In October 1718, Spotswood learned that William Howard, Blackbeard’s former quarter master, had come to Williamsburg. The governor ordered a local justice of the peace to issue a warrant to detain Howard for trial. Soldiers arrested Howard, took fifty pounds from him, and arrested two black men who traveled with him. Fifty pounds in 1720 would be worth about $11,000 in today’s U. S. dollars. That was a lot of money in those days. Armed guards took the three men onto the Pearl.
Spotswood wanted Howard tried in an admiralty court without a jury, but the Governor’s Council disagreed. The Governor’s Council, an appointed upper house of the Virginia General Assembly, called for normal legal order. The Council declared that Howard and his two companions should be provided the normal course of law in civil court. Spotswood was determined and disregarded the advice of the Council. He insisted that Howard be indicted for crimes of piracy on the high seas. Spotswood insisted that Howard be tried by a special three-man jury Spotswood would personally appoint.
How Not to Try a Pirate
Well known around Williamsburg, Howard had powerful friends. On their advice, he responded by hiring a lawyer, James Holloway. Holloway quickly caused the arrest of the justice of the peace who signed the warrant for Howard’s arrest. Subsequently, the civil court, following demands made by Holloway, issued warrants for the arrest of Captain George Gordon and Lieutenant Robert Maynard who’d detained Howard on the Pearl. Holloway, on behalf of Howard, sued Gordon and Maynard for five hundred pounds in damages.
Spotswood wanted to demonstrate he still exercised the powers of government. In a trial conducted by jurors appointed by Spotswood, Howard was found guilty and ordered hanged. However, on the day before the hanging, Spotswood received a number of notices from London. One was a commission ordering him to pardon all surrendering pirates for all acts of piracy committed before July 23, 1718.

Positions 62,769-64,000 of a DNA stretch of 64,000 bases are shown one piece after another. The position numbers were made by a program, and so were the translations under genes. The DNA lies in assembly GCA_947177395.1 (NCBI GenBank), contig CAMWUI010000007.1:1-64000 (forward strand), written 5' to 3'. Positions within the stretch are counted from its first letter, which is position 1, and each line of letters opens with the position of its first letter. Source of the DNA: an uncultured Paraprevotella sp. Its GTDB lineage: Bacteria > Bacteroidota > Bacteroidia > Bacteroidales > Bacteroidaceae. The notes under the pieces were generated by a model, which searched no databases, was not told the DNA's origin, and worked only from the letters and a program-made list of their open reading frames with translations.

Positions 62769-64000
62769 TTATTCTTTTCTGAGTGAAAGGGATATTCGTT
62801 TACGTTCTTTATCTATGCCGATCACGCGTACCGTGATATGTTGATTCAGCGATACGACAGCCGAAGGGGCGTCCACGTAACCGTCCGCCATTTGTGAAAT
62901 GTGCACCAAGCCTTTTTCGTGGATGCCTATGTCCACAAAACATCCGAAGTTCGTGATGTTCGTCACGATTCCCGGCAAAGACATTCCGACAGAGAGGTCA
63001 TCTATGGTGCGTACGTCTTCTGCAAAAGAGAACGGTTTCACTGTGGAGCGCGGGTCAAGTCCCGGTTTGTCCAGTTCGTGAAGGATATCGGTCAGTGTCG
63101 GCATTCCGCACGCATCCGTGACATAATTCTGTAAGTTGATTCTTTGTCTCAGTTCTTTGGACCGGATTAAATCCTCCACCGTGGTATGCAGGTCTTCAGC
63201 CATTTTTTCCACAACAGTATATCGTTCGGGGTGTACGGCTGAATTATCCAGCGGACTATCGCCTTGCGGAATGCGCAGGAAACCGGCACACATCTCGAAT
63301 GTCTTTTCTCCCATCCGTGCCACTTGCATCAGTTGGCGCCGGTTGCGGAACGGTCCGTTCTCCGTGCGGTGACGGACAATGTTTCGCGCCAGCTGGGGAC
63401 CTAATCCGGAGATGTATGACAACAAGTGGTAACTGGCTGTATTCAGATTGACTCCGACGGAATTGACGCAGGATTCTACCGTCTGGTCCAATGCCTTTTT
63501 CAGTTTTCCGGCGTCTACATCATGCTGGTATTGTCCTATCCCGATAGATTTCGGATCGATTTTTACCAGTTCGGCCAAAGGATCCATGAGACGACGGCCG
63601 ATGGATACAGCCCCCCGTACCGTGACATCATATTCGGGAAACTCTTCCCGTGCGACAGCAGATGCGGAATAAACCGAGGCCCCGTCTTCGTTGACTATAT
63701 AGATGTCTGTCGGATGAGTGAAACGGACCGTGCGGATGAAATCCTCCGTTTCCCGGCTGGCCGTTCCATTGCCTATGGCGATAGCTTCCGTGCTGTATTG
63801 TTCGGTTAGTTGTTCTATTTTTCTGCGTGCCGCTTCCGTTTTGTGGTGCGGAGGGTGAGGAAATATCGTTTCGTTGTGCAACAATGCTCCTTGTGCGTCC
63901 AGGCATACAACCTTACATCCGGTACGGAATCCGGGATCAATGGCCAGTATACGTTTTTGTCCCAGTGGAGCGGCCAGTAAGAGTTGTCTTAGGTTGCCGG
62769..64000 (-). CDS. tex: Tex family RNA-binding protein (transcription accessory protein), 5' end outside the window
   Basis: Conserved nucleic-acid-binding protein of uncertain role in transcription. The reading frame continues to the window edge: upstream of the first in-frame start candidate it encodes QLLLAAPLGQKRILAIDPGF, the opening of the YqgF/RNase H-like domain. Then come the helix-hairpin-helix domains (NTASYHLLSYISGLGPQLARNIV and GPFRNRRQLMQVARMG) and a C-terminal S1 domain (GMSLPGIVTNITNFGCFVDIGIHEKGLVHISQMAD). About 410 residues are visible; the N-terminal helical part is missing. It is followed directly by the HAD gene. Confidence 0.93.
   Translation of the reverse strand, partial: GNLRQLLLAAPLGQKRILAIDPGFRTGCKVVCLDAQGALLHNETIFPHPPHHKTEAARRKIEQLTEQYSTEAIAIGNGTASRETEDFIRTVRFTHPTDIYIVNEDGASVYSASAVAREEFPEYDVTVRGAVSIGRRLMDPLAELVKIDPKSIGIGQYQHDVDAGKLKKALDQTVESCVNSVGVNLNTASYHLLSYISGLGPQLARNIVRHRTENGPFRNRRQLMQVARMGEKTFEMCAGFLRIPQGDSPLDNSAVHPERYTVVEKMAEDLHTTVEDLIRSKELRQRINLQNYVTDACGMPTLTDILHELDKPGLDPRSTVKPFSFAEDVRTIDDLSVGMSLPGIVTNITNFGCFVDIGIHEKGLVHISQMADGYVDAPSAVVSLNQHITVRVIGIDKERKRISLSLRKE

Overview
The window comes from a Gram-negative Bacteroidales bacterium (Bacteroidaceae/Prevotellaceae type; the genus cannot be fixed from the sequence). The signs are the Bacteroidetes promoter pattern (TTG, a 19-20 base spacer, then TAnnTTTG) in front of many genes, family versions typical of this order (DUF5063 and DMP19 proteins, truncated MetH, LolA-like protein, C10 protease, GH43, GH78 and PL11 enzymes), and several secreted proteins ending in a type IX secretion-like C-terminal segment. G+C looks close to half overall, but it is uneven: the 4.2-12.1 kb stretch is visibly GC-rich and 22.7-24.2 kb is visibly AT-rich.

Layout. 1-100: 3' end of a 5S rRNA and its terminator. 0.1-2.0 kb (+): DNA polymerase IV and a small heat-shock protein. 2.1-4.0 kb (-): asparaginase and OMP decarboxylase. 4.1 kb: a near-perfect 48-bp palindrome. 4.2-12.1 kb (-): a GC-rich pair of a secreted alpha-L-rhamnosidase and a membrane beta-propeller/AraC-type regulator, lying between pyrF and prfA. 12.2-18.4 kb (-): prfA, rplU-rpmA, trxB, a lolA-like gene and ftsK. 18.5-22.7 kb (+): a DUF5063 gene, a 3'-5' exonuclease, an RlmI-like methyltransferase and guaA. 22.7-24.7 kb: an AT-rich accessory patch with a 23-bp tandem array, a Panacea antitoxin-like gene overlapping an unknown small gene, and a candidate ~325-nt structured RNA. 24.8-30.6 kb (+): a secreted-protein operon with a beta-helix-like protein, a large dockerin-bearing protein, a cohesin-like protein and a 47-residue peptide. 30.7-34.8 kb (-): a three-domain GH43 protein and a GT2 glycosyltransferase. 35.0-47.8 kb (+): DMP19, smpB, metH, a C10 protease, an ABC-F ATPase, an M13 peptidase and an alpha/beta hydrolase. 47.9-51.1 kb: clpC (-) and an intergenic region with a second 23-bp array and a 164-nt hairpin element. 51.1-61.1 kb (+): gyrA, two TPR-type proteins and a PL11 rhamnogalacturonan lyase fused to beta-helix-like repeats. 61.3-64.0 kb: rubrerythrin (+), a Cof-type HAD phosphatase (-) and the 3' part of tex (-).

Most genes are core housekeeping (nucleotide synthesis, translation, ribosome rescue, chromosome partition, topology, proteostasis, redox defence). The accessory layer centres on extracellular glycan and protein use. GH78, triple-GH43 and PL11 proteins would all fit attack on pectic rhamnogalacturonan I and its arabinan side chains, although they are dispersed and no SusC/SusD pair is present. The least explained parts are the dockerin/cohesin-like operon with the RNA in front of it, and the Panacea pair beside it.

Spotswood released Howard and his two companions, and returned Howard’s fifty pounds. In response, Howard promptly asked his lawyer to pursue his case for damages against the naval officers in civil court.
To sum up, the English Crown, Virginia’s legislative representatives, and the courts replaced the pirates and privateers and the governor as arbiters of justice.
Does all this sound familiar? Here, a legislature passed laws without funding them, while an executive disregarded current laws to enforce abrogated laws. Irate citizens (the pirates and privateers) sought justice and compensation in the courts. Three branches of government checking each other, almost a hundred years before the writing of the U.S. Constitution.